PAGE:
Connections between Quality of School Life and Democracy in German Schools
In: Sliwka, Anne; Diedrich, Martina; Hofer, Manfred (Hrsg.): Citizenship Education
Münster i.W. :
, S. 121-134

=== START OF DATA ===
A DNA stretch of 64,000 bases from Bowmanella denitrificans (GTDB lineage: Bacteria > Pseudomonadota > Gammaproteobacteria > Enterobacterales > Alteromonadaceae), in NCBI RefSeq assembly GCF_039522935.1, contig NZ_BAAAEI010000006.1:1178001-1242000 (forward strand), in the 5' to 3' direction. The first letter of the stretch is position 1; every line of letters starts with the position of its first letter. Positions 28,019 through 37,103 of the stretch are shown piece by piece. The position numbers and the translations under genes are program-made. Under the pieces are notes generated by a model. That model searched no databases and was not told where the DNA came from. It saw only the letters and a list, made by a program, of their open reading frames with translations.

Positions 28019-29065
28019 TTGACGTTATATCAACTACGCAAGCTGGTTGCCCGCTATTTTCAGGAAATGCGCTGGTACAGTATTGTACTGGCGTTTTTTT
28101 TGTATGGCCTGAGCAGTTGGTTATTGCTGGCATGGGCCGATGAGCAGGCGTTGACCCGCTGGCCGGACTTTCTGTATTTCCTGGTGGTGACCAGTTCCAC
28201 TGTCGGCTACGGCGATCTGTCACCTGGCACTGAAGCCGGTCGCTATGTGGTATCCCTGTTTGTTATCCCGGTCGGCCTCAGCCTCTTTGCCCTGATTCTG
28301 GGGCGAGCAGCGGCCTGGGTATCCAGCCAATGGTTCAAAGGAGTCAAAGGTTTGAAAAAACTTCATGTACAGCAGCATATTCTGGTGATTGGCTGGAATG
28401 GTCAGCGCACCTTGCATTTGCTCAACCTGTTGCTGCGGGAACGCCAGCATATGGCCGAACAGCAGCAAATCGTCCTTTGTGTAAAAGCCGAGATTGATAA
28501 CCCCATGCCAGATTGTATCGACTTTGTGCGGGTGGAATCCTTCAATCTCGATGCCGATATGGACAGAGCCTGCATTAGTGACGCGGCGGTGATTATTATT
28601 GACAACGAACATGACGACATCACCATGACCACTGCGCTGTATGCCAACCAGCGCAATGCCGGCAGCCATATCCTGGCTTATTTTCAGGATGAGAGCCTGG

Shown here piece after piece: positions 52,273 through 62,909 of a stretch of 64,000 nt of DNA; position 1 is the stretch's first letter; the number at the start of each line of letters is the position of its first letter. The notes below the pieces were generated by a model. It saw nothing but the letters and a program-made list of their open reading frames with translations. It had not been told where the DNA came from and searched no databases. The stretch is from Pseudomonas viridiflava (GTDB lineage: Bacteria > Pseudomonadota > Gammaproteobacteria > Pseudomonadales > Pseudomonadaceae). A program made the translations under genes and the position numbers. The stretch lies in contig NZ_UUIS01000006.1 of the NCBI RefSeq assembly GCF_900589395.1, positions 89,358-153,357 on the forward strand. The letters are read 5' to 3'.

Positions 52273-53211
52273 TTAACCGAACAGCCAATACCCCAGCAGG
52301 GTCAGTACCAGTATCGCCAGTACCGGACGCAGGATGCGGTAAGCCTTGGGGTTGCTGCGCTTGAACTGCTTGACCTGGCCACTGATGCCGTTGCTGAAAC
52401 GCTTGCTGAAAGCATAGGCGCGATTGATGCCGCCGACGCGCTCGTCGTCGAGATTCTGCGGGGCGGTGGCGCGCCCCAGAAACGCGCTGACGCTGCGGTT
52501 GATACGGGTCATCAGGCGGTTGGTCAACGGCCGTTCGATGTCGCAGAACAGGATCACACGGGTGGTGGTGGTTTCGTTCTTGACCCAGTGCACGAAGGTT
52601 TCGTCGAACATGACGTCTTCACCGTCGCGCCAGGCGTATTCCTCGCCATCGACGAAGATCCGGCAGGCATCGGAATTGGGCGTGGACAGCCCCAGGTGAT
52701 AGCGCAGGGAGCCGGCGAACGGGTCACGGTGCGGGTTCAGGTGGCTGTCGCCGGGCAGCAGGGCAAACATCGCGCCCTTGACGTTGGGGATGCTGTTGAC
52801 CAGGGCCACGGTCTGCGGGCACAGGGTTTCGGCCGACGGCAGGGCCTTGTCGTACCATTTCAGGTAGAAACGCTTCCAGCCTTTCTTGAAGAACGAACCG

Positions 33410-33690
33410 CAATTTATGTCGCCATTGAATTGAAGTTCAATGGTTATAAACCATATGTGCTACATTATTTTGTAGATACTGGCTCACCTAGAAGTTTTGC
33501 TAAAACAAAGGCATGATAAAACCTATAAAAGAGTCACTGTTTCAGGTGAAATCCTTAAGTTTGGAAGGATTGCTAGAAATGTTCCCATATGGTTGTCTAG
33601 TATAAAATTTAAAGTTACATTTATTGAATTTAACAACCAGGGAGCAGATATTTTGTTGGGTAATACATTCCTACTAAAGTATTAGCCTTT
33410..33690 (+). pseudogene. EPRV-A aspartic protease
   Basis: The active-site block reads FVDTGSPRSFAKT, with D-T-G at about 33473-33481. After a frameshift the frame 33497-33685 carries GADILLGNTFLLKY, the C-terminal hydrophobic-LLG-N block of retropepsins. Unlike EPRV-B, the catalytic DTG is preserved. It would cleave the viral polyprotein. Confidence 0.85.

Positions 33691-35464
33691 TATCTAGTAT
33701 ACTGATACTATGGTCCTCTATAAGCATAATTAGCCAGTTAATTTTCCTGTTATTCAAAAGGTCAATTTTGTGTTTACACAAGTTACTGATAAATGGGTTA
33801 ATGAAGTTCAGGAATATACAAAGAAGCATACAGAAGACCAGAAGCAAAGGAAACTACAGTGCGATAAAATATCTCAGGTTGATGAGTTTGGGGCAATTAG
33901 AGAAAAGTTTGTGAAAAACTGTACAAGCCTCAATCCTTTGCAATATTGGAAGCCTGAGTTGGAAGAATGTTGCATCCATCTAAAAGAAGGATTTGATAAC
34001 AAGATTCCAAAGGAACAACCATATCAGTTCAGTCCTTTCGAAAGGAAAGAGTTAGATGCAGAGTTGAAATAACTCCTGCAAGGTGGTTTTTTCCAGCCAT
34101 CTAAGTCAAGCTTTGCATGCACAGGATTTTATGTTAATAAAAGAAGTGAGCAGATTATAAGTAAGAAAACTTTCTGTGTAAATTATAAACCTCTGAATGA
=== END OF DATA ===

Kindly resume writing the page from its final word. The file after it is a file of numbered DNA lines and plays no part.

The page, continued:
One of the major prerequisites for the functioning of modern democracies is that citizens possess democratic action competencies, i.e. they are politically educated, are supportive for the political system and have the willingness and ability to engage in civil affairs. Schools are among the most important socialization agencies to make students acquire these competencies. Schools do so by delivering political knowledge in classes of political education, and - even more important - by making up a culture that enables students to experience the meaning of democratic processes, both on the level of classroom interaction and on the level of the entire school life. On the basis of a sample from 43 schools taking part in the German school reform programme "Learning and living democracy", the article examines the connections between students' democratic action competencies and features of school and classroom life. It is shown that there are systematic differences between students' perceptions from schools with low and high levels of democratic action competencies, respectively, concerning students' opportunities to participate in the classroom and in the school life, their sense of efficacy in discourse and the level of democratization of the school. No systematic connections between teachers' reports about the school culture and students' competencies could be found. Thus, it is argued that not only explicit teaching of political knowledge, but also the school culture and especially students' perceptions of interactions with teachers help to build up to competent future democrates.
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